Why did the bishop give Valjean the two candlesticks in Les Miserables by Victor Hugo?
Valjean is described by the author as "thoughtful but not gloomy" and "decidedly sluggish and insignificant." Now in his twenty-fifth year, Valjean is living with an older sister, Jeanne, who has seven children. Her husband died recently, and Valjean has the responsibility of providing for everyone in the household, which he does "as a duty, and even a little churlishly."
In the summer, Valjean works as a tree-pruner, like his father before him, but it's now the dead of winter, and Valjean has no work. The children are starving, and there's quite literally not even a crust of bread in the house for them to eat.
Valjean steals a loaf a bread from a local baker, but he's apprehended as he tries to run away. Valjean is taken before the tribunal and sentenced to five years in the galleys—convict number 24,601.
During the fourth year of his sentence, he takes an opportunity to escape. He's recaptured, as he is three more times after each unsuccessful escape attempt, and his sentence is lengthened to a total of nineteen years.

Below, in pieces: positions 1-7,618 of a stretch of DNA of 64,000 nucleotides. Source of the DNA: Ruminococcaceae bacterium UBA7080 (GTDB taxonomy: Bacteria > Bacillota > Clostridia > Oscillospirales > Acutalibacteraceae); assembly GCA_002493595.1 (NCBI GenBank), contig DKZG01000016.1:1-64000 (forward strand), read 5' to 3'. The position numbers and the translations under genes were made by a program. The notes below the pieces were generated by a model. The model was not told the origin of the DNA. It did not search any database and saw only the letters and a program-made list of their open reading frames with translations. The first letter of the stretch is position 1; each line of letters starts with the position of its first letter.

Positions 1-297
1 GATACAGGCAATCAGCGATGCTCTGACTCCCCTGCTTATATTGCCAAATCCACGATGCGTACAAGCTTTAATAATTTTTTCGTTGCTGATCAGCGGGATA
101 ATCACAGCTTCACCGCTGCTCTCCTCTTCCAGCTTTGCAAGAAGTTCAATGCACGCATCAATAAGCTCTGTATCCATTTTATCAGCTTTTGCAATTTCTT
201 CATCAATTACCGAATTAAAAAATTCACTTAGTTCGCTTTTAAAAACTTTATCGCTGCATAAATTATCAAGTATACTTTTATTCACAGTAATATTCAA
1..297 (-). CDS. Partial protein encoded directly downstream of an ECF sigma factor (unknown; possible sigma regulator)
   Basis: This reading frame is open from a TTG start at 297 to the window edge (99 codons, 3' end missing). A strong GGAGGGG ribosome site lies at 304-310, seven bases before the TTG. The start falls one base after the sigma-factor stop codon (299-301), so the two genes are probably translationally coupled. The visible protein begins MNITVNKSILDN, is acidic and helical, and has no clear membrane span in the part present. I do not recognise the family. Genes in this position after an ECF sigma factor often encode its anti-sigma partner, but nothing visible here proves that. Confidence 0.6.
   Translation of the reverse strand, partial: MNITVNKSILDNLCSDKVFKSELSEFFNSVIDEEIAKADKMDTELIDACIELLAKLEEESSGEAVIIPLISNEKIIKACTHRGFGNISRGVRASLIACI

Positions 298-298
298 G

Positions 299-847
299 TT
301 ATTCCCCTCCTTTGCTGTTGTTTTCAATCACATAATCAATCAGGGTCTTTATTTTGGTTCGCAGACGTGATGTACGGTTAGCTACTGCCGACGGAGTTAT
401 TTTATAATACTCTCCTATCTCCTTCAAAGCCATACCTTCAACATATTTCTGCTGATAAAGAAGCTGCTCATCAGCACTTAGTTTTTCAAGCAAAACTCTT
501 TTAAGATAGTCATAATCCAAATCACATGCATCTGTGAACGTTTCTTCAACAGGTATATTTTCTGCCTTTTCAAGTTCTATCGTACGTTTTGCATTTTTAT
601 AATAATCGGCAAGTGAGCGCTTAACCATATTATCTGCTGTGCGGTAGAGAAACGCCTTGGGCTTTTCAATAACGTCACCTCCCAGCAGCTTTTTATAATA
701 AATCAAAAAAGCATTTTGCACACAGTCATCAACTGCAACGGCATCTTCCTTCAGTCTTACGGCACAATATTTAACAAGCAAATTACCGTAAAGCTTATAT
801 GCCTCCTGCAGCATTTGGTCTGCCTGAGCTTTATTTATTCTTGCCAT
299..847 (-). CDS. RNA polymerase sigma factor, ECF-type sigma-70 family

After serving the entirety of his nineteen-year sentence, Valjean is released back into the same world from which he came.
In time, Valjean is taken in by the kindly Monseigneur Bienvenu, and, in time, Valjean steals Monseigneur the Bishop's silverware and runs away.
As the Bishop sits at breakfast (with wooden utensils) the morning after the theft, three gendarmes holding tight to Jean Valjean and his stolen silverware, and a brigadier of gendarmes appear at the Bishop's door.
“Ah! here you are!” he exclaimed, looking at Jean Valjean. “I am glad to see you. Well, but how is this? I gave you the candlesticks too, which are of silver like the rest, and for which you can certainly get two hundred francs. Why did you not carry them away with your forks and spoons?
The Bishop explains to the brigadier that he, in fact, gave the silver to Valjean.
“In that case,” replied the brigadier, “we can let him go?”
“Certainly,” replied the Bishop.
To his utter surprise, Valjean is released.
“My friend,” resumed the Bishop, “before you go, here are your candlesticks. Take them.”
Interestingly, the reader was introduced to the candlesticks in Book First, Chapter VI, "Who Guarded His House For Him."
... [T]wo large candlesticks of massive silver, which he had inherited from a great-aunt. These candlesticks held two wax candles, and usually figured on the Bishop’s chimney-piece.
The Bishop walks to the chimney-piece, takes down the candlesticks, gives them to Valjean, and tells Valjean his reason for doing so.
“Do not forget, never forget, that you have promised to use this money in becoming an honest man.”
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